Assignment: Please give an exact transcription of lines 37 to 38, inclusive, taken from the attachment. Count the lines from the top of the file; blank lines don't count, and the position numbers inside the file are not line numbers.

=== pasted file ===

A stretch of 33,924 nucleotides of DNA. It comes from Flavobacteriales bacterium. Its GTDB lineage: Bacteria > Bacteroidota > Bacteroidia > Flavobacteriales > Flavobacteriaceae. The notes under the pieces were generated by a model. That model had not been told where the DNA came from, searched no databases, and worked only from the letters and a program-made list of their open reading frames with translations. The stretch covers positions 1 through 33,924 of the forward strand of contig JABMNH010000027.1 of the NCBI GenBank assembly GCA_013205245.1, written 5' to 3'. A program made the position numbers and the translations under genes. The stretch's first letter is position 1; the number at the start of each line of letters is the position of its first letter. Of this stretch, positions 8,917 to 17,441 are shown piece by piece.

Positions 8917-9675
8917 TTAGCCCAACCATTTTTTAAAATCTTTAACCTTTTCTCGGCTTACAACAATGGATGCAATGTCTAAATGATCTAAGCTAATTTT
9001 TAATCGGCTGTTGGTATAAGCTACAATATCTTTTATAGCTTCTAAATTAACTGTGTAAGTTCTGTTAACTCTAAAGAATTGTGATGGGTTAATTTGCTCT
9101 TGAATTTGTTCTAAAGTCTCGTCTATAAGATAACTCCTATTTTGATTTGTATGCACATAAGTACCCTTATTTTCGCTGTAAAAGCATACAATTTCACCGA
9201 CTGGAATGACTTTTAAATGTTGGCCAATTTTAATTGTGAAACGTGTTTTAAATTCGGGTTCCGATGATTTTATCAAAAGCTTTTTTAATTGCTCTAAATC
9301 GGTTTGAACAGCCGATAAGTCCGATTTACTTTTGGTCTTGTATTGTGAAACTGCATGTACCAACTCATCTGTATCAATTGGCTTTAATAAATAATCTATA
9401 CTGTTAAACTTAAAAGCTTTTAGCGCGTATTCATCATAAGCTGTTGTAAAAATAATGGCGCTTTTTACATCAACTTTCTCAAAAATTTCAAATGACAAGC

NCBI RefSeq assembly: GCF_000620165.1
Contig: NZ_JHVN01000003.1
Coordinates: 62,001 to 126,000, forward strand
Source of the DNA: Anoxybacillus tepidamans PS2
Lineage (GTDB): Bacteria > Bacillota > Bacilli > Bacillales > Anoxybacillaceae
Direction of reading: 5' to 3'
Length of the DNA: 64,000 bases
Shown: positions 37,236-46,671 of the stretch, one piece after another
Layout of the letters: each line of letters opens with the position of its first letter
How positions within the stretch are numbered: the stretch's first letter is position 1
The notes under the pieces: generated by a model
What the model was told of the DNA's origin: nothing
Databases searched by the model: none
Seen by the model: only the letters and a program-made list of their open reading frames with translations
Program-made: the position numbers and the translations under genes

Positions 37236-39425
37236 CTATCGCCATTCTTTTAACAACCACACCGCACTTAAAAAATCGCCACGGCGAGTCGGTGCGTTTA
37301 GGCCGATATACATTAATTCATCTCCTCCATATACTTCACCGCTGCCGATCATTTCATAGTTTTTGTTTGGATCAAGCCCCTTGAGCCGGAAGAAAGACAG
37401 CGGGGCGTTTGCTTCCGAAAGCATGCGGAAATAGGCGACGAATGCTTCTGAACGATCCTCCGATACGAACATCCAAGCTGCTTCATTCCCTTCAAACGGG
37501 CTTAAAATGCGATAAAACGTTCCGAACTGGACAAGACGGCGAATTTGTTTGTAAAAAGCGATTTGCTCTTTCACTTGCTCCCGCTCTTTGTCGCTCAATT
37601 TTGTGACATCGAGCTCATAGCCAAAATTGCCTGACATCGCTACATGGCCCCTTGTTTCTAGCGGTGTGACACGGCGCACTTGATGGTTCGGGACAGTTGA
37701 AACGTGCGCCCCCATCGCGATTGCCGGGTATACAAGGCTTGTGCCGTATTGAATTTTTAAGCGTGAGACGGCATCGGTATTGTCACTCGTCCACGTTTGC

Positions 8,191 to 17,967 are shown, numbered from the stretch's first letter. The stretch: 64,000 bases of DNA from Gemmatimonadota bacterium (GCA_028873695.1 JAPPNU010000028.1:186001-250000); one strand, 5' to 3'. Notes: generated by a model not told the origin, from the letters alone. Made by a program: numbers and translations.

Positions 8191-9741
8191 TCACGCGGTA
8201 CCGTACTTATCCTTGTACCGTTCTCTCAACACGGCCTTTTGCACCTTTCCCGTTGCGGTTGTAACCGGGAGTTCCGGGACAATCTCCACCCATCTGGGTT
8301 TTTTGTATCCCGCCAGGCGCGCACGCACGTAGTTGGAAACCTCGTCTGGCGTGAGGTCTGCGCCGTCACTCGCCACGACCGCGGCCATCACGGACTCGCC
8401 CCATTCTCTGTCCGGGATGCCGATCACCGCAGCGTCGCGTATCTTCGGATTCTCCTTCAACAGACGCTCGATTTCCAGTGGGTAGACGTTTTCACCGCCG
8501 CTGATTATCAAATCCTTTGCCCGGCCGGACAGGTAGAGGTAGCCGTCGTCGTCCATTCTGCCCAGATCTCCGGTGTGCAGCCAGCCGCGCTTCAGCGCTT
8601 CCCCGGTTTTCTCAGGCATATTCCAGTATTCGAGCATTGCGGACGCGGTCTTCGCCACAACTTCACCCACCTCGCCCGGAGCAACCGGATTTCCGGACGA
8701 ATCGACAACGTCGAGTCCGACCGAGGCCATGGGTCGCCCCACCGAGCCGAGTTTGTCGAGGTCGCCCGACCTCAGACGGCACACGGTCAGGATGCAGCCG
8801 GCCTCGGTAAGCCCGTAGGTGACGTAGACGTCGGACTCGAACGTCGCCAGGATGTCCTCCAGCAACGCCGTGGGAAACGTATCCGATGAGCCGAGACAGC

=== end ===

8501 CTGATTATCAAATCCTTTGCCCGGCCGGACAGGTAGAGGTAGCCGTCGTCGTCCATTCTGCCCAGATCTCCGGTGTGCAGCCAGCCGCGCTTCAGCGCTT
8601 CCCCGGTTTTCTCAGGCATATTCCAGTATTCGAGCATTGCGGACGCGGTCTTCGCCACAACTTCACCCACCTCGCCCGGAGCAACCGGATTTCCGGACGA